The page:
For the Boomers - Did Travis McGee Have It Right All Along?

The Deep Blue Good-By by John D. MacDonald

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My dad turned me on to Travis McGee when I was in the army.  This was probably natural since he discovered McGee while he was in the navy during the Viet Nam war.   

Author John D. MacDonald’s most famous character, Travis McGee, resided in Ft. Lauderdale on a houseboat aptly named the Busted Flush which he won in a poker game.  McGee called himself a “salvage consultant” wherein he recovered stolen or swindled items for a victim, keeping half of the recovered item’s value for himself.  In the purest sense, he was an entrepreneur, working for himself and taking only the clients he wanted.

Traveling around the country when necessary, McGee got himself into various adventures.  The prose was tightly written as MacDonald was considered a master of the crime fiction genre.  McGee appeared in twenty-one different mysteries, the last one printed in 1984.

While this may sound like typical detective fair, here is where the set-up moves into the worlds of Tim Ferriss’ The 4-Hour Workweek and the financially independent, retire early (FIRE) movement.

In The 4-Hour Workweek, Ferriss refers to the mini retirement.  He suggests we develop efficiencies in our life and put systems into place so we can drop out of the rat race for weeks, maybe even months at a time, before returning to our life to continue where we left off.  Retirement is for now, not tomorrow.  Why waste the best years of our lives in pursuit of a retirement when we are old and feeble?    

The first McGee book, The Deep Blue Good-By, was written in 1964.  The world was changing on many fronts and McGee was out of step with it.  He didn’t agree with the over-development of Southern Florida as it was losing its soul.  McGee didn’t want to keep pace with changes and dropped out to live life his way. 

Therefore, he decided to take his retirement in chunks and he refers to this throughout the series.  He’s often portrayed on the deck of his houseboat doing necessary repairs or preparing to enjoy an evening with his friend, Meyer or any number of lovely Floridian ladies (remember, this series was written in the sixties and seventies).  He would take a job only when money was running low and thereby threatening his life of early retirement.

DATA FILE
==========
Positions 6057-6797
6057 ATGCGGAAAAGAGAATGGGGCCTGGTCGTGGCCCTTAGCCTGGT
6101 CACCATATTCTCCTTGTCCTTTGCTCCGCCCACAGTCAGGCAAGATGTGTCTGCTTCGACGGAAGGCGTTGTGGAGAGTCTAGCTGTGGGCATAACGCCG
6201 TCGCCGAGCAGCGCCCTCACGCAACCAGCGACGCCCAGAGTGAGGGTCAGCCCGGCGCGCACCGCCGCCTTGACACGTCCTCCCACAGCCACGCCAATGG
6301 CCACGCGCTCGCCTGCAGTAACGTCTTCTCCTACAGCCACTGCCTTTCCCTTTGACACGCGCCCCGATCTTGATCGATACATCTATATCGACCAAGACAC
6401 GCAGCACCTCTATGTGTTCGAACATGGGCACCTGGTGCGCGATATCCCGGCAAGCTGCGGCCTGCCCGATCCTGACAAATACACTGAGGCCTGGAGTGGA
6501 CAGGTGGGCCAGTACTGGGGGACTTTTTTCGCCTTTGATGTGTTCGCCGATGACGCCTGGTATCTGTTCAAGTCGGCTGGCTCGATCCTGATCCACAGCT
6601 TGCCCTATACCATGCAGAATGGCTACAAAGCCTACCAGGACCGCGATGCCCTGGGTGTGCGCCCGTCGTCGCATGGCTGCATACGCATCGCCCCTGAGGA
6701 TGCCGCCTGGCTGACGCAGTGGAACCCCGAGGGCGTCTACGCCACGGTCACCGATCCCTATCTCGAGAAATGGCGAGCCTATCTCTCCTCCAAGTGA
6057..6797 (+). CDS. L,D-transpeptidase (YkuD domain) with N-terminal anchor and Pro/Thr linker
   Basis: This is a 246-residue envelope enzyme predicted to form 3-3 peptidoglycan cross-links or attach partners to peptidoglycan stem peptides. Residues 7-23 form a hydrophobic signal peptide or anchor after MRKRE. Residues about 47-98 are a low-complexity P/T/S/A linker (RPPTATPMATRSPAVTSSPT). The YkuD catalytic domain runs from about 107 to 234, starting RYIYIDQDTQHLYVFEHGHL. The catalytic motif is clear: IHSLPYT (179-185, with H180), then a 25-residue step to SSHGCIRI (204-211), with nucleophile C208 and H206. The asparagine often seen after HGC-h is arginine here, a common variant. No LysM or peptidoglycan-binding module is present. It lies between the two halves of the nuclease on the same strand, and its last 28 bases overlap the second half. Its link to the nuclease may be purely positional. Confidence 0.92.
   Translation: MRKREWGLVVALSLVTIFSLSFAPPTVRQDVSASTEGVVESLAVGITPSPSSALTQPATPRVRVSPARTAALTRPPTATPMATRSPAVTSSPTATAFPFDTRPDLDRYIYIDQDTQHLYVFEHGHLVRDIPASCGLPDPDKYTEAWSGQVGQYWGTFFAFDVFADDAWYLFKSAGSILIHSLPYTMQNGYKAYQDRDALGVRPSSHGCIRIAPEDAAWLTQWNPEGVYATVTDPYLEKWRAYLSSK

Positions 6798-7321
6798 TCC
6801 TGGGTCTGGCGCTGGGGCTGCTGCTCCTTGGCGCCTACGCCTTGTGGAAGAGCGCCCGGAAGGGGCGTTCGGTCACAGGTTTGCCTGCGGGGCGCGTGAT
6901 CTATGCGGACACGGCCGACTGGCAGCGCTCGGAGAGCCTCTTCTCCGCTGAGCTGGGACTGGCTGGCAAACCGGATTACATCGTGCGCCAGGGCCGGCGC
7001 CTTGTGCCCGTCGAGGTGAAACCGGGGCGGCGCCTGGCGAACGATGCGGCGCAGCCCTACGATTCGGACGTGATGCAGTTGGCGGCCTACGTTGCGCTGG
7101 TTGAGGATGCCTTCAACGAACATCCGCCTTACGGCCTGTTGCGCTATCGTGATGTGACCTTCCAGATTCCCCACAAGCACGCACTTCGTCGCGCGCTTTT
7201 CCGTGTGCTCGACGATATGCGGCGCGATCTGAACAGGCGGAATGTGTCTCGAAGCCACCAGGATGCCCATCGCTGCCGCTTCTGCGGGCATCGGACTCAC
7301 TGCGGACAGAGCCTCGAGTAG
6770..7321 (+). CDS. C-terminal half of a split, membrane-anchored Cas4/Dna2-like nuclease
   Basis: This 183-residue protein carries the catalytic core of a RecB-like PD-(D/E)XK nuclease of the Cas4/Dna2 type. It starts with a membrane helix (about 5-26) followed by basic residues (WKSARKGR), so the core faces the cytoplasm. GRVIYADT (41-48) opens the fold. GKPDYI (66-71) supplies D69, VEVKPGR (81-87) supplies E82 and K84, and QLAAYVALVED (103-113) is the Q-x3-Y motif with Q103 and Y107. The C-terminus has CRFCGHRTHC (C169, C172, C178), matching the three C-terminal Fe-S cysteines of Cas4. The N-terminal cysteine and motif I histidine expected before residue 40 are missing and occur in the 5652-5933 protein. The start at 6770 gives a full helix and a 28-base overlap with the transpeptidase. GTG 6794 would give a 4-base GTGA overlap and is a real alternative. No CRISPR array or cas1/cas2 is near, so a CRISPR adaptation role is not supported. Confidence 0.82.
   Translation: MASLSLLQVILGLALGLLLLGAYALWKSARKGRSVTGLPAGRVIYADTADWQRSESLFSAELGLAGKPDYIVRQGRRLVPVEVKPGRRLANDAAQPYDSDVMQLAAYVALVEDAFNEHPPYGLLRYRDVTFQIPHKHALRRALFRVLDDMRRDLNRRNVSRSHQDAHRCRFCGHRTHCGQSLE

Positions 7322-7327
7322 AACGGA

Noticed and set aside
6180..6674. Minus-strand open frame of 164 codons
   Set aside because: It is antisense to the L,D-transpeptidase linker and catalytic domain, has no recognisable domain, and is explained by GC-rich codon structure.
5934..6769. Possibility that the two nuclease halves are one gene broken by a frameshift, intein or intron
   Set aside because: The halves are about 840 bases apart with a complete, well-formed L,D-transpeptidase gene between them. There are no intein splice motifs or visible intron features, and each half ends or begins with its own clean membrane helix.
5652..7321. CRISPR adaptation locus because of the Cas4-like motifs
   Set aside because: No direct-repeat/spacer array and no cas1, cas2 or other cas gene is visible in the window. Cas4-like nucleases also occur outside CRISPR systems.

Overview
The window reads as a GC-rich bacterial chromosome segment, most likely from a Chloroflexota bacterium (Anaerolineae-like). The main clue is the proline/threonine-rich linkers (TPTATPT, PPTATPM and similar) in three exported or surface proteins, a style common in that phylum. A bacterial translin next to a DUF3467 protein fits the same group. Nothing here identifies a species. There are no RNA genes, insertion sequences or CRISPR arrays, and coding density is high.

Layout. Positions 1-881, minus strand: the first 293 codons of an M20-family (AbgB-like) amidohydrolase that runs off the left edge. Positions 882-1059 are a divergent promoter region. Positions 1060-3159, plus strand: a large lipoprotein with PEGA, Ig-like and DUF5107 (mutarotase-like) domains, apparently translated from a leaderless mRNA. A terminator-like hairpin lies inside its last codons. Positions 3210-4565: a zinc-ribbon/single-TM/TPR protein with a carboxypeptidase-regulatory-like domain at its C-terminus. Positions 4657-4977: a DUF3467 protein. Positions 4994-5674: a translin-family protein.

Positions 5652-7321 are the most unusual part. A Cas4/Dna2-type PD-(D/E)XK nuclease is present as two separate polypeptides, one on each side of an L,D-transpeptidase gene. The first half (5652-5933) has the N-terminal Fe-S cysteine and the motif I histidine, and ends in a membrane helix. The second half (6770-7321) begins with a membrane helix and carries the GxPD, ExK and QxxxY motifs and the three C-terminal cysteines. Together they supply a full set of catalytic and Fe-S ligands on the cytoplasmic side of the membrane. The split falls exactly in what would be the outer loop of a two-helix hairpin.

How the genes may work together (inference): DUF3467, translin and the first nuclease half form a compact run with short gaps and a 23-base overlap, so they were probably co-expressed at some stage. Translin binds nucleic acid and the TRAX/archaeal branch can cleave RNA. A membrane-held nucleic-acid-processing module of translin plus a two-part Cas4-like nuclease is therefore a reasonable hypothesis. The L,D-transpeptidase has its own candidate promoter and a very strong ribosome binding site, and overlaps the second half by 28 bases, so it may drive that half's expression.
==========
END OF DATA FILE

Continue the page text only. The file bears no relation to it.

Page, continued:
Once he completed the task of any novel, he settled back into his mini-retirement, enjoying the fruits of his labor and often lamenting the things his suffered to get there (he’s a fictional detective, so loss is inevitable).

I’ve read them all through the years and recently reread, The Deep Blue Good-By, wanting to re-experience McGee.  I always remembered his mini-retirement lifestyle, but never thought it achievable and always a product of fiction.  It wasn’t until discovering The 4-Hour Workweek that I realized McGee’s lifestyle might not be fiction after all.  I read about others who had made lifestyle design a choice and realigned their priorities to get mini retirements or even full retirement on their terms.

It’s something I now believe wholly achievable.

And a fictional detective from the 1960s clued me into it decades ago.

He also clued in the Boomer generation and they missed it.  McGee was a big hit and had quite a following.  There was a feature film and a television movie about McGee and he even got a mention from Jimmy Buffett in his song Incommunicado.  Some of us in Generation X also fell in love with the character.

But we missed one of the underlying messages because McGee was so damn cool.  Retire now, as soon as possible, even if it’s in small chunks.  Enjoy your life since the number of our days is limited.

It’s going to be one of my goals now to live life on my terms and that includes how and where I work.  I’ve watched successful brokers, investors and developers adopt this attitude, but figured I had to be the one chained to the desk in my office just in case someone needed to get a hold of me.

Well, no more.

Technology combined with some chutzpah is freeing me from my office. I’ve rearranged my home office to accommodate my change in latitude and attitude (another Jimmy Buffett reference) which is going to get bigger and further away as this goes along.

Travis, my man, I wish I was paying attention sooner.

Have you read the Travis McGee novels
and noticed the early retirement aspect?

Or are there other novels that you've read featuring
a FIRE / 4HWW style life as a backdrop?